As the Museum of Richmond's popular First World War exhibition - 1914 to 1918 Richmond at Home and at War - approaches its final month, historian Dr Christ Kempshall will discuss two topics linked closely to the war.
Recruitment is first on the agenda and its format in 1914 was unlike the modern day and not instantaneous.
World War I began on August 4 and it was not until after the Battle of Mons, the first major battle, that recruitment soared.
Focusing on the topic of conscientious objection, Dr Kempshall will talk about the number of British men who refused to be posted abroad on the grounds of their conscience.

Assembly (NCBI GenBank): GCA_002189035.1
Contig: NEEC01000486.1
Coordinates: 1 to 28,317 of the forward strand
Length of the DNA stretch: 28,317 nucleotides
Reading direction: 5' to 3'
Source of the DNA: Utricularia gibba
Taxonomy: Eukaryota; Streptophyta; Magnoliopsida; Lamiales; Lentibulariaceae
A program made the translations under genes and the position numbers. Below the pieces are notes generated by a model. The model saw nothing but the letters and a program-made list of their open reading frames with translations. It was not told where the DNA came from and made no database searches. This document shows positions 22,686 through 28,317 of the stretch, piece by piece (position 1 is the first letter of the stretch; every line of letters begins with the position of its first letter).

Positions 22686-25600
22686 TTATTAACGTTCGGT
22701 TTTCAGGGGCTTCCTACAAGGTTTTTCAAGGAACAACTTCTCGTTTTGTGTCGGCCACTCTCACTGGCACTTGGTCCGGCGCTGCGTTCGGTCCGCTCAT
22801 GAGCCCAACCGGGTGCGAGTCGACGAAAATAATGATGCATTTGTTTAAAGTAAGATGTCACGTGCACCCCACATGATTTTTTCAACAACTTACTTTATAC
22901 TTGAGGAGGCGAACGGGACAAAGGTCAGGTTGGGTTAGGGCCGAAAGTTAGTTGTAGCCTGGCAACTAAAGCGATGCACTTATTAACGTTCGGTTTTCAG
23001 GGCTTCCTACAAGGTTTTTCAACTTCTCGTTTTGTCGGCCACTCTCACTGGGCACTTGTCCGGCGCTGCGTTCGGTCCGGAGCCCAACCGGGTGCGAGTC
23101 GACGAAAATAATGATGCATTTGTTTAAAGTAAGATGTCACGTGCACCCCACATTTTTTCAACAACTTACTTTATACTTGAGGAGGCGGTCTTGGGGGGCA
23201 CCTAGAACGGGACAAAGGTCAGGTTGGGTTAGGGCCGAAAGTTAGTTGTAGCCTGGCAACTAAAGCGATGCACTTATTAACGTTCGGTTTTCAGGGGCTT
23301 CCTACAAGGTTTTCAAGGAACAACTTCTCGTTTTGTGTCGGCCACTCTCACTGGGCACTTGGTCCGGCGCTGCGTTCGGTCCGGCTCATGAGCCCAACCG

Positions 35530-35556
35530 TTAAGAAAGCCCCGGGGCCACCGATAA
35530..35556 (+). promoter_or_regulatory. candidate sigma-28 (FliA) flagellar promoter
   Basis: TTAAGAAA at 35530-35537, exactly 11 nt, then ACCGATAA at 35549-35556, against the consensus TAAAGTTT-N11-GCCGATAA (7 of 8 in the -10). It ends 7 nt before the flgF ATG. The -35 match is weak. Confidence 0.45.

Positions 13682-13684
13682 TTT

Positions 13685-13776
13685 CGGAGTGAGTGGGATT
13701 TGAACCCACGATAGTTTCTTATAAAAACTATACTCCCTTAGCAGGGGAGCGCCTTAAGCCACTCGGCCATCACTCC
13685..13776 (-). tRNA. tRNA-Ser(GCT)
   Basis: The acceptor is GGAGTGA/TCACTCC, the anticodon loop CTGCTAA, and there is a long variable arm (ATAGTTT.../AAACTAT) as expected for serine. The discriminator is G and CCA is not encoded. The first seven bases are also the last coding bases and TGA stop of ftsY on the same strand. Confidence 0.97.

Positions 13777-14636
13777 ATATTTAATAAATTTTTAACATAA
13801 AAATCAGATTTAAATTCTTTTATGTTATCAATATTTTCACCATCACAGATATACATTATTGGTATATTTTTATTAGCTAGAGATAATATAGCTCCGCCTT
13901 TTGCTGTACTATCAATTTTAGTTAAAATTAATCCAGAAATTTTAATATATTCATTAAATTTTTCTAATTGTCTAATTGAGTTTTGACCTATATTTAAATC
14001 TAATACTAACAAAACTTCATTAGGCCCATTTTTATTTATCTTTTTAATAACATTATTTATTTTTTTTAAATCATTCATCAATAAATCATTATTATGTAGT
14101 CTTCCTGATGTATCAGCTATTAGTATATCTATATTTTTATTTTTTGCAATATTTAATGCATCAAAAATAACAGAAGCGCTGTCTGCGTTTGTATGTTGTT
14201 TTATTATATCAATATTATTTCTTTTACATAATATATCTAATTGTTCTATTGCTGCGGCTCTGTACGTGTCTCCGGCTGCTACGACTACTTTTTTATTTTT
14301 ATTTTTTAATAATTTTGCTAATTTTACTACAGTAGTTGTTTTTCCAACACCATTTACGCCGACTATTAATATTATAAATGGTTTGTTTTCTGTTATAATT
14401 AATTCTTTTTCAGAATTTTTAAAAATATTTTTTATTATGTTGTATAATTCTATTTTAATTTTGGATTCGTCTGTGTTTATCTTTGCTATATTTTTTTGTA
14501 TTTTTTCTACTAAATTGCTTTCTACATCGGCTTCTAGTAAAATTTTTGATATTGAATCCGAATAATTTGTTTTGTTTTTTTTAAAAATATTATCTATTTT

A total of 16,500 men refused conscription for this very reason, with 1,300 men imprisoned, including Bertrand Russell who live at Pembroke Lodge, as a result of their military tribunal.
- Recruitment and conscientious objection - a talk by WWI historian Dr Chris Kempshall; Museum of Richmond, Old Town Old, Whittaker Avenue, Richmond; April 1, 2pm; £2 recommended donation; to book a place, call 020 8332 1141 or email firstname.lastname@example.org.